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It’s Not a Coincidence

Photo by Tim Mudd on Unsplash

This is the first blog post I’ve written in nearly five months. It almost didn’t get written, but not because of writer’s block. At the same time I took a break from blog writing, I began composing letters to the editor of my local newspaper, the Virginian-Pilot. Three of the letters were published.

My last letter, which appeared in the January 31 Pilot, addressed the same topic I’ve had difficulty writing about for Edjacent’s blog: mass shootings. It’s easy for me to write a letter to a newspaper because their word limit forces me to be concise. Writing a blog post about mass shootings has been much harder; every time I reach the end of a draft and start thinking about my “call to action” for readers, I become overwhelmed with feelings of shame, frustration, and despair. Then I walk away from my laptop.

The endless cycle of mass shootings in our country evokes strong emotions in many people, yet others—most notably politicians, especially those on the right—seem to have accepted that nothing can be done about it. Reacting to previous letters in the Pilot from “lefties” concerned about gun violence, the writer of a February 9 letter proclaimed, “our Second Amendment ain’t going away because that is a God-given right in our Constitution.” Sadly, people also have a God-given right to be callous and stupid.

My latest inspiration (if you can call it that) to try and finish this post was last week’s editorial in the Pilot titled “The School Shooting Generation.” The piece begins by describing how Michigan State University (MSU) students reacted when they learned there was an active shooter on campus: “They expected this and knew how to respond.”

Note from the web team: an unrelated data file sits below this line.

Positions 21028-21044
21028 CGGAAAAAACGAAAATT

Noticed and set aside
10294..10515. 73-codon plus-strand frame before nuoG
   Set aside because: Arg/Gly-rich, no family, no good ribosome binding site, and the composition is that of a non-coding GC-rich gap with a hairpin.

The editorial mentioned current MSU undergrads who know school shootings all too well. Ten years ago, Jackie Matthews attended a middle school in Newtown, Connecticut that went into lockdown while a gunman massacred dozens at nearby Sandy Hook Elementary School. Several MSU freshmen were at Oxford High School, north of Detroit, on November 30, 2021, when four of their classmates were shot to death. Shortly after the Oxford HS shooting, I wrote a blog post about gun violence, “Coming Soon to a School Near You?”.

The fact that a number of students experienced the second mass shooting of their young lives does not surprise me. It’s not a coincidence. In last month’s letter to the editor, I stated that “gun violence has touched my life on three occasions – two were mass shootings.”

On May 31, 2019, I was in the City of Virginia Beach’s Building 2 approximately two hours before 12 people were shot to death by a disgruntled employee. More recently, my daughter and her roommates hunkered down for hours in a windowless room after three young men were slain within a mile of her house in Charlottesville, Virginia.

Earlier I said that I couldn’t complete this blog post because feelings of shame, frustration, and despair overwhelmed me. I became aware of my shame after a 2017 incident in Charlottesville: the so-called “Unite the Right” rally. As I watched the tiki-torch march of White supremacists and listened to their chants, I was truly ashamed of my country and fellow Americans.

For the past 67 months, I’ve had a love-hate relationship with the USA. I love my country because of what it’s supposed to represent, but I hate that our nation will never reach its potential because so many angry and uncompromising people continue to hold us back. I am frustrated beyond words and my despair has reached new depths.

There is no call to action to conclude this blog post. I've found little solace in the few things I’ve done: attending the 2018 “March for Our Lives” in DC and donating to the Brady Campaign, Everytown for Gun Safety, and March for Our Lives. So I’m just going to end it here.

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